Watsco has benefited from value enhancing M&A, acquiring a little over 60 HVAC distribution businesses since 1989 without ever hiring a banker. Watsco buys smaller distributors for 5-9x trailing EBIT and improves their EBIT margins over the next few years. Watsco trades around 17x EBIT5 so the acquisitions create economic value. It is interesting to note that private equity has not been active in consolidating the fragmented HVAC distribution business and as a result, transaction multiples have not been bid up by financial buyers. This is because OEMs typically have a clause with their distributors giving them a veto power over whether the distributor can continue to sell their product if the distributor is sold. OEMs typically do not like private equity players because they feel that their focus on cost cutting negatively impacts customer service. This has a negative effect on how the OEM brand is perceived.
#4. The Case of the Ever-Widening Competitive Moat…
Watsco’s size has enabled it to invest in its technology infrastructure that its small, fragmented competition cannot afford. The company has been expensing roughly $35-$40 million a year for the last four years in building out its eCommerce platform, on-line sales tools, inventory management and warehouse management systems to transform antiquated industry practices.
Traditionally, it might have taken a contractor hours to diagnose a customer’s repair, call the local Watsco distribution center (DC) to see if they had the needed equipment/parts, drive to the DC and often wait for the parts to be picked and loaded on to his truck. If not available, he would go back in 1-2 days to get the needed parts, before returning to the customer’s home to finalize the repair. Today, the process is seamless. The contractor is able to access online tools to diagnose the problem at a customer’s site, look up parts availability, order and pay for the needed parts/equipment in a manner of minutes, and drive up to the Watsco DC for contactless delivery of the order, and be back at the customer’s site same day to finish the job. This allows contractors to materially improve their revenue productivity with Watsco product versus the competition.
For Watsco, the benefits are clear. Contractors who use the new digital tools tend to be repeat customers, driving market share gains for the company. Furthermore, Watsco is able to better forecast demand for different SKUs, deliver better fill rates to its customers, and ultimately it will be able to reduce overall inventory levels and warehouse square footage as it fine tunes its systems. This has the potential to deliver accelerating revenue, lower costs, and reduced working capital. This is in turn will likely improve its FCF generation and further enhance its ability to pull away from the competition and consolidate the industry. The flywheel effect is illustrated below:
We think COVID has been an accelerant of contractors’ adoption of WSO’s digital tools, and in Q2 and Q3 of this year, Watsco posted 0% and 8% organic growth rates, when industry shipments were down 10% and flat respectively. Watsco reported that 20K of its 90K+ contractors are now using its digital tools, up from the 12K at the end of 2019. We believe that Watsco’s fundamentals are on the verge of improving.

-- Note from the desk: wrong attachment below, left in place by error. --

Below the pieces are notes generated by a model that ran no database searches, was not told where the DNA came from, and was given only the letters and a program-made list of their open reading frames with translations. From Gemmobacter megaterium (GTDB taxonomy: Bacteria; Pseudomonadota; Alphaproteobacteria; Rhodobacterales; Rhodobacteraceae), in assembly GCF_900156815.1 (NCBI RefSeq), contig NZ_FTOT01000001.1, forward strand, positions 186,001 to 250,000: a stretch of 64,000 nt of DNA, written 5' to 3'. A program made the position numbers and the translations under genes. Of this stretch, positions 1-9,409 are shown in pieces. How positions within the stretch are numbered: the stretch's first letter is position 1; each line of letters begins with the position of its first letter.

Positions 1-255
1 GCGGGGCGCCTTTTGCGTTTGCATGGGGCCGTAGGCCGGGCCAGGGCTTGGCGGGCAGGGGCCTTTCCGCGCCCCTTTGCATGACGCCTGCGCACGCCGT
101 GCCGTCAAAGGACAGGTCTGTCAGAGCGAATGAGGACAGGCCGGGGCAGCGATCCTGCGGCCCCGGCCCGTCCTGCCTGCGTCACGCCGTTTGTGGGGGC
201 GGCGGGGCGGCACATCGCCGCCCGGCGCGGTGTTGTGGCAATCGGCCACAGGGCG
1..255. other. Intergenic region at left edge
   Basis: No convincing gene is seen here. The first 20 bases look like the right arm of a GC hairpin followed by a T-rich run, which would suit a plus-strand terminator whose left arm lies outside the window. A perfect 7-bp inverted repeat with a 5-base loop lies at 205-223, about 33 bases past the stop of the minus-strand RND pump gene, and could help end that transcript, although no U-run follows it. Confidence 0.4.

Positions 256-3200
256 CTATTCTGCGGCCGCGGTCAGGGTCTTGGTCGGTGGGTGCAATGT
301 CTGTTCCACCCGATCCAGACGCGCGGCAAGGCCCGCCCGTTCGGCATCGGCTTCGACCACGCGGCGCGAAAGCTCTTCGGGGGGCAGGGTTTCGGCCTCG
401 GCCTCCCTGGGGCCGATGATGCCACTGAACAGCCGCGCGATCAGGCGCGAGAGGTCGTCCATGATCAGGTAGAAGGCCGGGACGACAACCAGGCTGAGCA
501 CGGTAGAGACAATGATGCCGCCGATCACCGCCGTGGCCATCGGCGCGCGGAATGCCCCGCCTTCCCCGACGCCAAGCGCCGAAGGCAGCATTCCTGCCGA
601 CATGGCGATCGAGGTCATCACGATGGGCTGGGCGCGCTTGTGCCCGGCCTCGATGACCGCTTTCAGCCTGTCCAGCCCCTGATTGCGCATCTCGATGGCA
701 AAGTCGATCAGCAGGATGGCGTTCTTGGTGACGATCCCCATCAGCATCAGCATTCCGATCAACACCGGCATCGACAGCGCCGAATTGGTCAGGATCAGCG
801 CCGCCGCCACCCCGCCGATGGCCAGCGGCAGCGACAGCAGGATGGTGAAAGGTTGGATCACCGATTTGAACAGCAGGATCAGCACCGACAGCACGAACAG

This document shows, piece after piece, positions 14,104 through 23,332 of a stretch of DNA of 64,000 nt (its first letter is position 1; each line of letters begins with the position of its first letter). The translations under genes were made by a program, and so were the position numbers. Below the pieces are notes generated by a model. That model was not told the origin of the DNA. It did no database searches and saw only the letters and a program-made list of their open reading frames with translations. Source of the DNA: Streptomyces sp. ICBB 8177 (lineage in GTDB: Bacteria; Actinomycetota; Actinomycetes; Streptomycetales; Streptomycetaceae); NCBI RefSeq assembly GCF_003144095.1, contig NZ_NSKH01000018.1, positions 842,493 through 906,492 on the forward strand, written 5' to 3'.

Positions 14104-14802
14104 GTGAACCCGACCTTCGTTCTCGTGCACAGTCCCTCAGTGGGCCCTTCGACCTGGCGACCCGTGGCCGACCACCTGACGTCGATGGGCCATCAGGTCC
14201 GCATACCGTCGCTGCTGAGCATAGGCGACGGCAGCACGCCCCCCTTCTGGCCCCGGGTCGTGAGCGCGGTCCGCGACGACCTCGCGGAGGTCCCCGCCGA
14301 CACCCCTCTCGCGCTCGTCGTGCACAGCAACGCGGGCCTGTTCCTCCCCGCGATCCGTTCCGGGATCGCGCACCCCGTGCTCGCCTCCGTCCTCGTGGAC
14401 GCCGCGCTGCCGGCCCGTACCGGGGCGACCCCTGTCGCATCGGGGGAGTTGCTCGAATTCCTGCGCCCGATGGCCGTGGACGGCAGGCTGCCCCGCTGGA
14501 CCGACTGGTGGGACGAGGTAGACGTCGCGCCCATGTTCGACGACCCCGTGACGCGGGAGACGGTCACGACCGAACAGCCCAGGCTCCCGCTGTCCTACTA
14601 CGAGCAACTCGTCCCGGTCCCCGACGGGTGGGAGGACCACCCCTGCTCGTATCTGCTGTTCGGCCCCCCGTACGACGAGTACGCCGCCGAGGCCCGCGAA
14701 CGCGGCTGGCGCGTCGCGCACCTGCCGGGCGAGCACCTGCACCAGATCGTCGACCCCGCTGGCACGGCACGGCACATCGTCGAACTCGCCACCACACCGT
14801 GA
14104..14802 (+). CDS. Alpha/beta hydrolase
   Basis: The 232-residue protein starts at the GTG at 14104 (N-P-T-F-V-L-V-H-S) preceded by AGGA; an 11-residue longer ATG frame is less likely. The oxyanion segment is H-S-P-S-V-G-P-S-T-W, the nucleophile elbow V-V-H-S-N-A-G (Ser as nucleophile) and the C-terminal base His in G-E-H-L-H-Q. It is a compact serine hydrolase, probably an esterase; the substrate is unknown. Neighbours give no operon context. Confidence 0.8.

#5. Founder-Led Management Team with Focus Firmly Planted on Long-Term Value Creation…
Finally, we are big fans of Watsco’s founder-led management team. While the founder and CEO, Al Nahmad, and the President, his son AJ (in charge of the technology investments), own 12% of the company, they control 54% of the voting shares, allowing them to run the company much like a private company. They are squarely focused on generating long-term value creation by growing organic market share and consolidating the industry. They are not swayed by short-term earnings results. “We care about the next quarter century not the next quarter.”
Optically, it may look like Watsco is trading expensively at 32.5X forward earnings. However, its NTM P/E7 relative to the S&P is currently 1.5X, which is in-line with its 10-year historical average. Furthermore, we believe that the company’s fundamentals are in the early stages of inflecting upwards. Its revenue growth rates are likely to rise from mid-single digits to 6%-8%. Operating margins should increase from the current ~8-9% level closer to 10%, because of the cost efficiencies that their technology investments will begin to deliver over the coming years. All-in, we think Watsco will be able to deliver annualized mid-teens+ EPS growth over the coming years, up from the 9% level the company has achieved over the past 5 years."
In Q2 2020, the number of bullish hedge fund positions on Watsco Inc (NYSE:WSO) stock increased by about 5% from the previous quarter (see the chart here), so a number of other hedge fund managers believe in Watsco's growth potential. Our calculations showed that Watsco Inc (NYSE:WSO) isn't ranked among the 30 most popular stocks among hedge funds.
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Disclosure: None. This article is originally published at Insider Monkey.